In the Pacific islands, Oxford researchers have worked on a highly diverse range of projects. In zoology, studies have been carried out into the incredibly rare tool-using behaviour of the New Caledonia crow, a highly sophisticated behaviour not found anywhere else in the bird kingdom. In economics, high profile economists in the Centre for the Study of African Economies (CSAE) have looked at the economic impacts of state failure on Pacific islands. In anthropology and medical sciences, Oxford DPhil students have undertaken field research in Naura studying the interaction of political and ecological factors on the island’s high rates of obesity. In short, Oxford’s research links with Oceania are diverse and broad-ranging.
Libraries and Museums
Oxford holds important collections of art and artefacts from Australia, New Zealand and the wider Pacific region, and a particularly impressive series of materials from the early exploration of the area is housed in Oxford’s various collections.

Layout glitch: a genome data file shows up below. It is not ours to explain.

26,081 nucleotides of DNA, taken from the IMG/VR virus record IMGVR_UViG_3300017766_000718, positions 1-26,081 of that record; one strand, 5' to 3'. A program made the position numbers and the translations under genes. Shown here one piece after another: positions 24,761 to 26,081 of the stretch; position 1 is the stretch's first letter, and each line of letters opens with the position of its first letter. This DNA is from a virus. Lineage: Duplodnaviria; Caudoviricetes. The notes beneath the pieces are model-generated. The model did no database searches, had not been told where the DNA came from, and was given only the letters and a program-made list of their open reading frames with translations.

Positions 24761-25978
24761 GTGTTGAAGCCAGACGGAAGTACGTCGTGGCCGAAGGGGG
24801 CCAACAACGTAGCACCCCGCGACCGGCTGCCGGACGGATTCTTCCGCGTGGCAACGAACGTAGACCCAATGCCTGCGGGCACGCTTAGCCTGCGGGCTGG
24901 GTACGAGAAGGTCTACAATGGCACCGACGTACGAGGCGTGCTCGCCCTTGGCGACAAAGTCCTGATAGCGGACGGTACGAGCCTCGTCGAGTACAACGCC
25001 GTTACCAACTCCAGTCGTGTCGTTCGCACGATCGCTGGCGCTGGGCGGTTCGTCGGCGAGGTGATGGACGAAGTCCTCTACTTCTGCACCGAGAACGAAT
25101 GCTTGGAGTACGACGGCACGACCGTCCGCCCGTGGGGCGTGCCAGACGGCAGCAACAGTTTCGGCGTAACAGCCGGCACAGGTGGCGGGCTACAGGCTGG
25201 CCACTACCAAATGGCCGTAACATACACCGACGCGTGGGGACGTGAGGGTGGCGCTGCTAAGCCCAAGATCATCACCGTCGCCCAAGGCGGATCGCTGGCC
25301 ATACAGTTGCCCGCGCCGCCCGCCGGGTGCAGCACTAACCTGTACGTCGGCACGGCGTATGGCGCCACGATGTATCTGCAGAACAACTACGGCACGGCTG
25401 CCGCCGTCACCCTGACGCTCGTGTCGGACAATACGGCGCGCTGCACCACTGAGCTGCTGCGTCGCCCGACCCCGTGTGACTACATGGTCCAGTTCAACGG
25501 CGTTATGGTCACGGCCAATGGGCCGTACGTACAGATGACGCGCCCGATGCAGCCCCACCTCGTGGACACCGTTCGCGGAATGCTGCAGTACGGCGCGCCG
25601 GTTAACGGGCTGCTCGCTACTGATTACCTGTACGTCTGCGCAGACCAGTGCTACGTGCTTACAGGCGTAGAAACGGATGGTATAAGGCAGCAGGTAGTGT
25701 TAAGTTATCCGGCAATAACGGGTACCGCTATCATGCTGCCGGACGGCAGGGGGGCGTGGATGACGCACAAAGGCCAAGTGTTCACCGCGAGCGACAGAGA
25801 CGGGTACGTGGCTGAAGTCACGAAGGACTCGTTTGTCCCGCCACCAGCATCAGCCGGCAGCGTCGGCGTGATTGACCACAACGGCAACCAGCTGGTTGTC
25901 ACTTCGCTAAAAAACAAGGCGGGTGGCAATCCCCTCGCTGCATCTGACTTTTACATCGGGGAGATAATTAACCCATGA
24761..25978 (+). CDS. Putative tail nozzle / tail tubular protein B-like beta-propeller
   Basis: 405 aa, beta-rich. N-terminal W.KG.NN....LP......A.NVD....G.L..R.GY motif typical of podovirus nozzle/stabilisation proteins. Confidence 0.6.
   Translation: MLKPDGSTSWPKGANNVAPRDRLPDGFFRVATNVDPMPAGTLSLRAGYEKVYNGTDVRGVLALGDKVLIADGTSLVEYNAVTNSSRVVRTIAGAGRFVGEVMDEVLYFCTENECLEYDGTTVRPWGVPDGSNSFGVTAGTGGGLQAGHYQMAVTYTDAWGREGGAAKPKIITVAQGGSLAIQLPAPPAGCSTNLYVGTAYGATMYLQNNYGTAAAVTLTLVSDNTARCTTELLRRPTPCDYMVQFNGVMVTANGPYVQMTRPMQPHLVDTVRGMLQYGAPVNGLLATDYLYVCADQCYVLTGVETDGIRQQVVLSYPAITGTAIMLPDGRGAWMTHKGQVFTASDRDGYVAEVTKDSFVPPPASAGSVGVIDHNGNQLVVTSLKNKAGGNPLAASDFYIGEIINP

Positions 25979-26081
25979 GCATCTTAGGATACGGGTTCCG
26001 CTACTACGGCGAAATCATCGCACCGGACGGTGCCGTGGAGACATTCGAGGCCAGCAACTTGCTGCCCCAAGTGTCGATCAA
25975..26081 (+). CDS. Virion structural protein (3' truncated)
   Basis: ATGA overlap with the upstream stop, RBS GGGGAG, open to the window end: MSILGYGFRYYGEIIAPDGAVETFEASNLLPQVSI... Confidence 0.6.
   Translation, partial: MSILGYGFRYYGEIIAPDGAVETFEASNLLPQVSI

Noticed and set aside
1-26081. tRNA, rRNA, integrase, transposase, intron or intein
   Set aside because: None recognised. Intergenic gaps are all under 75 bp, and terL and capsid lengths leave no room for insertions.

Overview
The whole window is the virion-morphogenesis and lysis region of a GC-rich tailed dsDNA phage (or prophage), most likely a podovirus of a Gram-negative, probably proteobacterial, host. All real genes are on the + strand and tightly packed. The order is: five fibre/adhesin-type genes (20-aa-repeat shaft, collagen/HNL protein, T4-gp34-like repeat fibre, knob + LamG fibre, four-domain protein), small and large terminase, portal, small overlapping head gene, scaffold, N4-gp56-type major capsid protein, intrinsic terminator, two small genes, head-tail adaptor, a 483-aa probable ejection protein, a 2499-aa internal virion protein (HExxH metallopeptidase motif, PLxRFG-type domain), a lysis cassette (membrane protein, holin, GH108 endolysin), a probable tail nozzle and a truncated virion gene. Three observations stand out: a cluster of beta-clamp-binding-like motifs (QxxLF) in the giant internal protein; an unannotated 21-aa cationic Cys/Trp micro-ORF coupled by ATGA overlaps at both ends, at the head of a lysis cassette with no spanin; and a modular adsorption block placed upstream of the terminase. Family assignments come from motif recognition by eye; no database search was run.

The Bodleian Library has strong holdings of material relating to Australia and New Zealand in its collections, including manuscripts and early printed books relating to the early travellers from Europe to the southern Hemisphere; and substantial materials relating to the colonial and post-colonial history of Australia and New Zealand, ranging from diaries and letters to official publications. It also holds a considerable collection of resources relating to pacific island law and anthropology.
The University of Oxford Botanic Garden and Harcourt Arboretum also hold a number of notable plants from Oceania in its geographic bed relating to the region.
Mathematical, Physical and Life Sciences